What happens when an image is compressed by thresholding (choosing a suitable threshold and setting the values below the threshold to zero)? Setting the values to zero doesn't mean removing them. They still need to be coded to to be stored or transmitted over a channel, and thus no reduction in the size of image occurs. Is my understanding correct? Are there any steps following the setting to zero step (example Huffman Coding) is performed in order to reduce the number of bits required to encode the image?
Yes you are right.
Thresholding alone cannot perform data compression. By the way, I assume you meant thresholding of transform (DCT) coefficients.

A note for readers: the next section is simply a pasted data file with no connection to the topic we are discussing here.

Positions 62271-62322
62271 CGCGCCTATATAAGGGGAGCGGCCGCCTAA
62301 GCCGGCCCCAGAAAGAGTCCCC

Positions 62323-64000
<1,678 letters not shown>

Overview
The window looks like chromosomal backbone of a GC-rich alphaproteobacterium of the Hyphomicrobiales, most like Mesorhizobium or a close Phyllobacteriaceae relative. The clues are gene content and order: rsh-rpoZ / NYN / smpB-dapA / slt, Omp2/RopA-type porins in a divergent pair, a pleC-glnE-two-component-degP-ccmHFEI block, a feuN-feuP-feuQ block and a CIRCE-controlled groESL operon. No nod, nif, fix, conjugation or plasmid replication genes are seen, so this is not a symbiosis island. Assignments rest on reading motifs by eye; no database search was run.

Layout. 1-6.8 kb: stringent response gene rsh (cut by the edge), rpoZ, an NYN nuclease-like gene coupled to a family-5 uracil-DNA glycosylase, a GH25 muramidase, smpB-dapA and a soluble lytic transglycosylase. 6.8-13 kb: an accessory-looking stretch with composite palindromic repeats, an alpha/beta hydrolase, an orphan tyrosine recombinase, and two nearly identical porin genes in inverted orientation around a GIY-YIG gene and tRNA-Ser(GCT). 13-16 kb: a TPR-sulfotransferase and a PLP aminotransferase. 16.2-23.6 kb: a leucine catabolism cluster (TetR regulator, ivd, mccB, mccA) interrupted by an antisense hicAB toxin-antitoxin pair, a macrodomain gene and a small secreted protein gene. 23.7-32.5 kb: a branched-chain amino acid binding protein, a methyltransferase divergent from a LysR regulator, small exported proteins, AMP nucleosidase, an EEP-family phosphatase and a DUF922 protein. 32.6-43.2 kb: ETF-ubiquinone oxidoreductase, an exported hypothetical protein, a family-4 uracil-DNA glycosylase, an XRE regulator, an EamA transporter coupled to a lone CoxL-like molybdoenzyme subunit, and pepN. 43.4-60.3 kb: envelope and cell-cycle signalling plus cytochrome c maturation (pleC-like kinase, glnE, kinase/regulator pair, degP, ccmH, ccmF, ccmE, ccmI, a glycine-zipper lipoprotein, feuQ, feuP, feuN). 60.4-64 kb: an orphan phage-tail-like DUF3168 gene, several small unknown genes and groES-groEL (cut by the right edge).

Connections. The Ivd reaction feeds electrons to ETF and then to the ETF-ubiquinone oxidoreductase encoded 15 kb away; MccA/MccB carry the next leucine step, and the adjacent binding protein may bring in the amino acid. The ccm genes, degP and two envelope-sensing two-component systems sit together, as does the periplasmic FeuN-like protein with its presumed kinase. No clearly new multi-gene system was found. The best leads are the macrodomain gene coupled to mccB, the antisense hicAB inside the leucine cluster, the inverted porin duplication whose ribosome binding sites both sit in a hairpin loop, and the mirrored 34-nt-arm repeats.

Quantization helps you reduce the number of states the variables can take; hence reduce the number of bits necessary to encode the codebook (totality of codewords).
Thresholding, is applied after (or simultaneously with) quantization and lets you set a number of coefficients to zero. When they are set to zero however, typically a consecutive group of coefficients go to zero together, especially after zigzag scanning of those coefficients .
In effect, for every nonzero DCT coefficient there's a tail of zero coefficients following. Then instead of individually storing each coefficient alone, you define some special symbols for every 1-nonzero-K-zero combination and store its codeword instead. This is a variant of run length coding (RLC) and is the very step where the bit reduction happens.